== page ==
Who will be the first openly-gay baseball player? I don’t know, but I know what he looks like

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To coincide with the gay marriage cases being argued before the Supreme Court yesterday and today, USA Today features a discussion among several athletes about when various sports, particularly baseball, will have openly gay active players and how accepting their colleagues will be.  It’s an interesting enough piece and follows more or less the contours of previous discussions on the matter.

My thinking, though, informed by some reader comments a couple of years ago and which makes total sense once you think about it: baseball’s first openly-gay player isn’t going to be an active major leaguer who comes out in the middle of his playing career. Rather, it’s going to be a high school phenom with a can’t-miss baseball pedigree who is openly gay at age 17 or something because high school kids these days have way fewer hangups about this stuff than people my age do.

It’ll be a story around draft time. Then, every year when he comes to spring training or reaches the next level of the minors someone will write a rehash column about him. By the time he makes the bigs it will be old news. The entire time his quotes will be polite versions of “whatever, it’s just how it is” as though you were asking any other baseball player about hunting in the offseason.

It’ll be great because it will deflate all of the “Wow, this is big!” hype from people who grew up in and were conditioned by the culture wars to think that someone will have to break through a barrier of bigots in order to be a gay major leaguer. Instead, it will just be a thing that no one the player’s age thinks is all that controversial, and something which the bigots in the player’s midst — due to how quickly attitudes about homosexuality are changing in our culture — will be afraid to make a big deal out of because to do so will almost universally be seen as shameful. If there is blowback from a teammate it will be handled in the same way as if a player today complained about sharing a clubhouse with black or Latino players: he’d be disciplined and/or cast out, not because he’s a bigot as such, but because he’s a crappy teammate and a jerk.

At least that’s my hope. A hope buoyed by what has been an encouraging and quite extraordinary evolution in the discourse about such matters in the just the past few years. An evolution that will create a state of affairs which will make it quite difficult for me to explain to my perplexed children why, when I was younger, people gave a crap about who people loved.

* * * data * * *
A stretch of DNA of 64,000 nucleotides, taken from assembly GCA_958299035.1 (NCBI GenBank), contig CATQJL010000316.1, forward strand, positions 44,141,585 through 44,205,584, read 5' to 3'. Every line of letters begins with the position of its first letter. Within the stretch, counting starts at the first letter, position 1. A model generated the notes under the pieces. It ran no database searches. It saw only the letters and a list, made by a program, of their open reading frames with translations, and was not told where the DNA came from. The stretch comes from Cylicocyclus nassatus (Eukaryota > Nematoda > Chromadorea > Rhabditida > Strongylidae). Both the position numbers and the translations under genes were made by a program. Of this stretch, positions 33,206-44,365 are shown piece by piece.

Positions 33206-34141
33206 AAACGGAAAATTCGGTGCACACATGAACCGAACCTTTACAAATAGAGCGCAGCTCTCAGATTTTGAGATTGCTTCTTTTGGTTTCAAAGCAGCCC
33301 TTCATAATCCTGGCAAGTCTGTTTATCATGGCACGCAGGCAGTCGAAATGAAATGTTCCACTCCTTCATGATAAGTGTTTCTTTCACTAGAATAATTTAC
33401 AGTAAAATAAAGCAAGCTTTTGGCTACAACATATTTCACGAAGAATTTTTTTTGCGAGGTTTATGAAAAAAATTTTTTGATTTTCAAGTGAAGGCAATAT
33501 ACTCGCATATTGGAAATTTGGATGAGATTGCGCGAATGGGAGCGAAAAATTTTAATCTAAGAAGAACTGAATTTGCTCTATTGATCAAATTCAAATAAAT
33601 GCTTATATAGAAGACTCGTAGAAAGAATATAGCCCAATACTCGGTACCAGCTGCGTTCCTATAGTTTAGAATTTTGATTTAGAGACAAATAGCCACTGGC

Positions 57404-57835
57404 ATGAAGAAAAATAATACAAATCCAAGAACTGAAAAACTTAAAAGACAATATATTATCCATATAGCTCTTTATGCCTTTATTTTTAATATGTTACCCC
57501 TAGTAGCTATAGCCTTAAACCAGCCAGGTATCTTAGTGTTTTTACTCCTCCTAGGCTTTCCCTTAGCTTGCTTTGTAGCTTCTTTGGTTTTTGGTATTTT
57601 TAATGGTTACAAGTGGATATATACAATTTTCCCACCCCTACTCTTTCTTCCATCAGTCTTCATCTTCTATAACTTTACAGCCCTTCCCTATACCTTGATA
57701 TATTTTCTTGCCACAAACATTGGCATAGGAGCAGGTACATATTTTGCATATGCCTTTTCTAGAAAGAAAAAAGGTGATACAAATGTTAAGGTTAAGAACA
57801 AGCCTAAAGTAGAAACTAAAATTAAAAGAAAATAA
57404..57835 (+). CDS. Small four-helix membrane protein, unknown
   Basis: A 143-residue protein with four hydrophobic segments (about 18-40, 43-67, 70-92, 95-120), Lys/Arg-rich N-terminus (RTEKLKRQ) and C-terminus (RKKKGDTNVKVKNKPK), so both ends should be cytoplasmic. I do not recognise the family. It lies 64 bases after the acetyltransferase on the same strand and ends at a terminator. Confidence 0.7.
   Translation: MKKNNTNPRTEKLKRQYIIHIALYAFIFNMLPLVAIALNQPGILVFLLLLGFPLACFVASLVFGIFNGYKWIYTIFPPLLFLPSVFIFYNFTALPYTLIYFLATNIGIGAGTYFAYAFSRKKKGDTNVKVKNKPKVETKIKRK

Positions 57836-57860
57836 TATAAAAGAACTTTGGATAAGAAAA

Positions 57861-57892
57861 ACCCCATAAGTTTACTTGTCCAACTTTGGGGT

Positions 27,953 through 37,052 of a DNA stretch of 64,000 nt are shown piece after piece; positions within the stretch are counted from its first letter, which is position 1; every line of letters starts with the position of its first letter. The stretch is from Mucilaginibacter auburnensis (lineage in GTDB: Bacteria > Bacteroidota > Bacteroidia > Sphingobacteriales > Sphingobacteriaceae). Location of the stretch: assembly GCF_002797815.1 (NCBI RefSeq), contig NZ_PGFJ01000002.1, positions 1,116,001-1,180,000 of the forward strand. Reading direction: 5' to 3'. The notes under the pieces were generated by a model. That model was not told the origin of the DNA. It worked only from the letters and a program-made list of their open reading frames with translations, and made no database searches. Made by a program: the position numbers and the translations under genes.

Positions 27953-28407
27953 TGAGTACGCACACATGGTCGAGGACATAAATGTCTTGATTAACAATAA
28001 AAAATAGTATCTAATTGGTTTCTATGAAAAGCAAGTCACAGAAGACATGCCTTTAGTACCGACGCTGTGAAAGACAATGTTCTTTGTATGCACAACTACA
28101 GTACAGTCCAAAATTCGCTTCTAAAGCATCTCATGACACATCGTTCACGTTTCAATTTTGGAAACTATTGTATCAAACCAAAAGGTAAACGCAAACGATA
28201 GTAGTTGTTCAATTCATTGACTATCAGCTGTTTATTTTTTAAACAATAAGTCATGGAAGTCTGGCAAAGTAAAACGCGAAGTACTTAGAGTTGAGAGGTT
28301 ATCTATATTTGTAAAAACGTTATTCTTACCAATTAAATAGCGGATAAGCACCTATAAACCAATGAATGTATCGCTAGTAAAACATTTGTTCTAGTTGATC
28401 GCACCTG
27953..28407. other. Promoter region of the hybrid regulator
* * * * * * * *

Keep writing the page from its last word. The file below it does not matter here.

Watch: Christian Yelich continues to make a case for NL MVP repeat

Christian Yelich
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Christian Yelich simply can’t be stopped. The Brewers outfielder (and defending NL MVP) entered Saturday’s game with a league-leading 11 home runs after swatting two against the Dodgers on Friday night, then clubbed another two homers in the first six innings of Saturday’s game.

The first came on a 2-1 pitch from the Dodgers’ Hyun-Jin Ryu, who lobbed a changeup toward the bottom of the strike zone before it was lifted up and out to center field for a solo home run in the third inning.

While Chase Anderson and Alex Claudio held down the fort against the Dodgers’ lineup, Yelich prepared for his second blast in the sixth inning — this one a 421-foot double-decker on a first-pitch curveball from Ryu.

Yelich’s 13 home runs not only gave him a stronger grip on the league’s leaderboard, but helped him tie yet another franchise record, too. Per MLB.com’s Adam McCalvy, he’s tied with Prince Fielder for the most home runs hit by a Brewers player in a single month, and sits just one home run shy of tying Álex Rodríguez’s 2007 record for most home runs hit within any club’s first 22 games of the season.

It may be far too early to predict which players will finish first in the MVP races this fall, but there’s no denying Yelich has already set himself apart from the competition. Through Saturday’s performance, he’s batting .361/.459/.880 with a 1.329 OPS and MLB-best 31 RBI across 98 PA so far.